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Dependency Resolution Difficulty Increases with Distance in Persian Separable Complex Predicates

  • Delaying the appearance of a verb in a noun-verb dependency tends to increase processing difficulty at the verb; one explanation for this locality effect is decay and/or interference of the noun in working memory. Surprisal, an expectation-based account, predicts that delaying the appearance of a verb either renders it no more predictable or more predictable, leading respectively to a prediction of no effect of distance or a facilitation. Recently, Husain et al. (2014) suggested that when the exact identity of the upcoming verb is predictable (strong predictability), increasing argument-verb distance leads to facilitation effects, which is consistent with surprisal; but when the exact identity of the upcoming verb is not predictable (weak predictability), locality effects are seen. We investigated Husain et al.'s proposal using Persian complex predicates (CPs), which consist of a non-verbal element—a noun in the current study—and a verb. In CPs, once the noun has been read, the exact identity of the verb is highly predictable (strongDelaying the appearance of a verb in a noun-verb dependency tends to increase processing difficulty at the verb; one explanation for this locality effect is decay and/or interference of the noun in working memory. Surprisal, an expectation-based account, predicts that delaying the appearance of a verb either renders it no more predictable or more predictable, leading respectively to a prediction of no effect of distance or a facilitation. Recently, Husain et al. (2014) suggested that when the exact identity of the upcoming verb is predictable (strong predictability), increasing argument-verb distance leads to facilitation effects, which is consistent with surprisal; but when the exact identity of the upcoming verb is not predictable (weak predictability), locality effects are seen. We investigated Husain et al.'s proposal using Persian complex predicates (CPs), which consist of a non-verbal element—a noun in the current study—and a verb. In CPs, once the noun has been read, the exact identity of the verb is highly predictable (strong predictability); this was confirmed using a sentence completion study. In two self-paced reading (SPR) and two eye-tracking (ET) experiments, we delayed the appearance of the verb by interposing a relative clause (Experiments 1 and 3) or a long PP (Experiments 2 and 4). We also included a simple Noun-Verb predicate configuration with the same distance manipulation; here, the exact identity of the verb was not predictable (weak predictability). Thus, the design crossed Predictability Strength and Distance. We found that, consistent with surprisal, the verb in the strong predictability conditions was read faster than in the weak predictability conditions. Furthermore, greater verb-argument distance led to slower reading times; strong predictability did not neutralize or attenuate the locality effects. As regards the effect of distance on dependency resolution difficulty, these four experiments present evidence in favor of working memory accounts of argument-verb dependency resolution, and against the surprisal-based expectation account of Levy (2008). However, another expectation-based measure, entropy, which was computed using the offline sentence completion data, predicts reading times in Experiment 1 but not in the other experiments. Because participants tend to produce more ungrammatical continuations in the long-distance condition in Experiment 1, we suggest that forgetting due to memory overload leads to greater entropy at the verb.show moreshow less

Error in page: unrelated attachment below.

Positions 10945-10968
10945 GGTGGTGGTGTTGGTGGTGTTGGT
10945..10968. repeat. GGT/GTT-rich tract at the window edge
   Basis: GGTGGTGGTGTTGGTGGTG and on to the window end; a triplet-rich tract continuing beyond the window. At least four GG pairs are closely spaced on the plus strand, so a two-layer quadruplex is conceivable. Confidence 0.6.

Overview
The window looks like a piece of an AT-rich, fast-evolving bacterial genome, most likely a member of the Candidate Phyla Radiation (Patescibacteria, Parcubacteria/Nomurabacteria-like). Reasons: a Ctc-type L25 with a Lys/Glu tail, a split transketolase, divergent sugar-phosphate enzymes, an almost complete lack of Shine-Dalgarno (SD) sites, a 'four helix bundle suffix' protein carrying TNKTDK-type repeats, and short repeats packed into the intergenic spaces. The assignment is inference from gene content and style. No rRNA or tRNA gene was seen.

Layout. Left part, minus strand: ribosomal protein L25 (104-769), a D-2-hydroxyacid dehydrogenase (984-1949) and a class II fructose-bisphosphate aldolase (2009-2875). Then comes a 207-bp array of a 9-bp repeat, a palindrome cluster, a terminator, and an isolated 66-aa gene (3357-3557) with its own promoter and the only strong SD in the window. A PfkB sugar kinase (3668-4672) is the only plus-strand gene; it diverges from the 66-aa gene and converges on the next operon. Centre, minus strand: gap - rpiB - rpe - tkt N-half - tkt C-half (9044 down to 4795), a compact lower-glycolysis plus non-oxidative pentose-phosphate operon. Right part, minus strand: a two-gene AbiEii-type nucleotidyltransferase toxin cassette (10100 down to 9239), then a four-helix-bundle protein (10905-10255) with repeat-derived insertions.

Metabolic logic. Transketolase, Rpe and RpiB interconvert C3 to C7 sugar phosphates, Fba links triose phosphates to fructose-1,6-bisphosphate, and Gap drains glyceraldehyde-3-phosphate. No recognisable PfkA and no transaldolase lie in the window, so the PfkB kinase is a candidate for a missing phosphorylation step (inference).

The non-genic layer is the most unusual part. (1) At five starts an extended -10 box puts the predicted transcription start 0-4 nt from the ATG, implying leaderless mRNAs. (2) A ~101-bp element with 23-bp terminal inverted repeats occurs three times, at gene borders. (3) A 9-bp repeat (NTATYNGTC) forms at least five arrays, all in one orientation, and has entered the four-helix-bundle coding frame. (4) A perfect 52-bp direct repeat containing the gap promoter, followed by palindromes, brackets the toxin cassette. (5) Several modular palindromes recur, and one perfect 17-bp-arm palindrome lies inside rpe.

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Metadaten
Author:Molood S. Safavi, Samar Husain, Shravan VasishthORCiDGND
URN:urn:nbn:de:kobv:517-opus4-90728
Subtitle (English):Evidence for Expectation and Memory-Based Accounts
Series (Serial Number):Postprints der Universität Potsdam : Humanwissenschaftliche Reihe (290)
Document Type:Postprint
Language:English
Year of first Publication:2016
Year of Completion:2016
Publishing Institution:Universität Potsdam
Release Date:2016/05/17
Tag:Persian; complex predicates; entropy; expectation; eye-tracking; locality; self-paced reading; surprisal
First Page:1
Last Page:15
Funder:Universität Potsdam, Publikationsfonds
Grant Number:PA 2016_12
Organizational units:Humanwissenschaftliche Fakultät / Strukturbereich Kognitionswissenschaften
Dewey Decimal Classification:1 Philosophie und Psychologie / 15 Psychologie / 150 Psychologie
Peer Review:Referiert
Publication Way:Open Access
Licence (German):License LogoCreative Commons - Namensnennung, 4.0 International
Notes extern:Bibliographieeintrag der Originalveröffentlichung/Quelle